Down with the SAT and ACT Essay
The SAT and ACT essay portions were always the oddball sections of the test: the only non-multiple-choice portion, the only portion that was subjective, and the only part that was optional. Students are forced to decipher what ‘optional’ really means by finding if the essay is optional, required, or recommended by their target school. The process is arcane, but Harvard has taken a step in a clarifying direction by reclassifying the essay portions as optional.
Better late than never
When the SAT shifted its format in 2014 and made the essay optional, as it was and is on the ACT, other Ivy League universities were quick to state that they would not require students to take the essay portions, but Harvard took a wait-and-see approach. Now the university is citing diversity concerns as its reason for dropping the essay requirement, noting that by removing the essay requirement (which cost students $14 and $16.50 for the SAT and ACT respectively) it can draw applicants from wider economic backgrounds.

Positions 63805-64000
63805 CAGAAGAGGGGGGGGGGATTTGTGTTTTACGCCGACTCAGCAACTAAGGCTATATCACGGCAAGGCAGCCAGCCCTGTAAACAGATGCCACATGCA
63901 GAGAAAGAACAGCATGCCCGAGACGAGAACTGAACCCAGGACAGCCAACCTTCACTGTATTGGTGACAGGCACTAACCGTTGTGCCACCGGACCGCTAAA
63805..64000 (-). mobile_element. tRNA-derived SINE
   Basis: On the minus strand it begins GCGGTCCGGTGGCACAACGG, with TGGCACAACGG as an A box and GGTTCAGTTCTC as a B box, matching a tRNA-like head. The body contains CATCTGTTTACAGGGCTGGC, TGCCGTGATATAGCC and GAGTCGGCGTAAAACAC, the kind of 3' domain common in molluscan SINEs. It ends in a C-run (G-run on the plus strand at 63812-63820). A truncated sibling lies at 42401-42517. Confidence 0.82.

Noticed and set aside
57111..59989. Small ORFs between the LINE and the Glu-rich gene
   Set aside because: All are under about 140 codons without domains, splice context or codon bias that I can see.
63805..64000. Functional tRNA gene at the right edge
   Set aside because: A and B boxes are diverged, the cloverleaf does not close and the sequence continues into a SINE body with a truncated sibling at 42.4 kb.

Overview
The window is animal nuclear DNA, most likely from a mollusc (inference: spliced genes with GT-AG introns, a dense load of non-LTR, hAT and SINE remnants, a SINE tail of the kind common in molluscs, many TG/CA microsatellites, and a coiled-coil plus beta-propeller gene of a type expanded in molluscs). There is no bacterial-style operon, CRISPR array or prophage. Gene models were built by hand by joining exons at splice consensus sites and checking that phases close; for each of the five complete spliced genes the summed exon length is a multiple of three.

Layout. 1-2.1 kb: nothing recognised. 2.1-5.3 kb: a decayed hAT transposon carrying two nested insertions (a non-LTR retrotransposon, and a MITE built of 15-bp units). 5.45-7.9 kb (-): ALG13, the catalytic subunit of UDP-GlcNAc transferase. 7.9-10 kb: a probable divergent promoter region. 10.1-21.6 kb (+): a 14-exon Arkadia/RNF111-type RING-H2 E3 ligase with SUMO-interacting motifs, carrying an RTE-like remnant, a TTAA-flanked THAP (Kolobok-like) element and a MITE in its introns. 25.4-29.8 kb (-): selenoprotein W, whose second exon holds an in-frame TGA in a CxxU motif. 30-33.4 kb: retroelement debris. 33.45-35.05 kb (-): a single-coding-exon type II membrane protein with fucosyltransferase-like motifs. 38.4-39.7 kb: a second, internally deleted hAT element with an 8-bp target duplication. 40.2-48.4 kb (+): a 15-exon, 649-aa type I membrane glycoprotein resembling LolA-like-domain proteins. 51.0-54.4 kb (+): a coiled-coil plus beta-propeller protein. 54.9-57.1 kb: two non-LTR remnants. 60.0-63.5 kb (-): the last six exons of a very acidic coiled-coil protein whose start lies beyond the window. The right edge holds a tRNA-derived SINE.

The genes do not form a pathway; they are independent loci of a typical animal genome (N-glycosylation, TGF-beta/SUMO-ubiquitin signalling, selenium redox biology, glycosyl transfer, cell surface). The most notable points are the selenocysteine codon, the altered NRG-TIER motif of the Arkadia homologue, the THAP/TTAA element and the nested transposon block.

Who needs an essay?
Among the Ivies, Penn, Columbia, and Cornell have not required the essay since 2015. We can now add Harvard to that list, leaving only Brown, Dartmouth, and Yale requiring the essay.
Note that the UC system still requires the essay.
For a list of schools and their essay requirements, see this link.
Sign of things to come
Often, changes in higher education are pushed through from the Ivy Leagues or from the UC system. The shift toward quality and depth over quantity of extracurricular activities was ossified by Harvard’s Turning the Tide letter. The shift away from SAT Subject tests was started in California. The UCs dropped the SAT Subject test requirements in 2011, then Harvard dropped its SAT subject test requirement in 2014 (though it’s still recommended). So, when these institutions make policy changes, one can expect them to flow through to the rest of higher education.
Should you take the essay?
In short, yes. The essays still serve to keep options open and to break ties in case of close admissions calls. But these changes illustrate that the SAT and ACT essays are negligible parts of the application. Take the essay, but treat it with the same importance as these colleges do, which is to say, very little. Glance over some sample prompts, and plan to write a well-structured, 5-paragraph essay with complete sentences and appropriate vocabulary. Beyond that, focus your energies where they’ll produce a positive return, and breathe a sigh of relief over one fewer school requiring the SAT and ACT essay.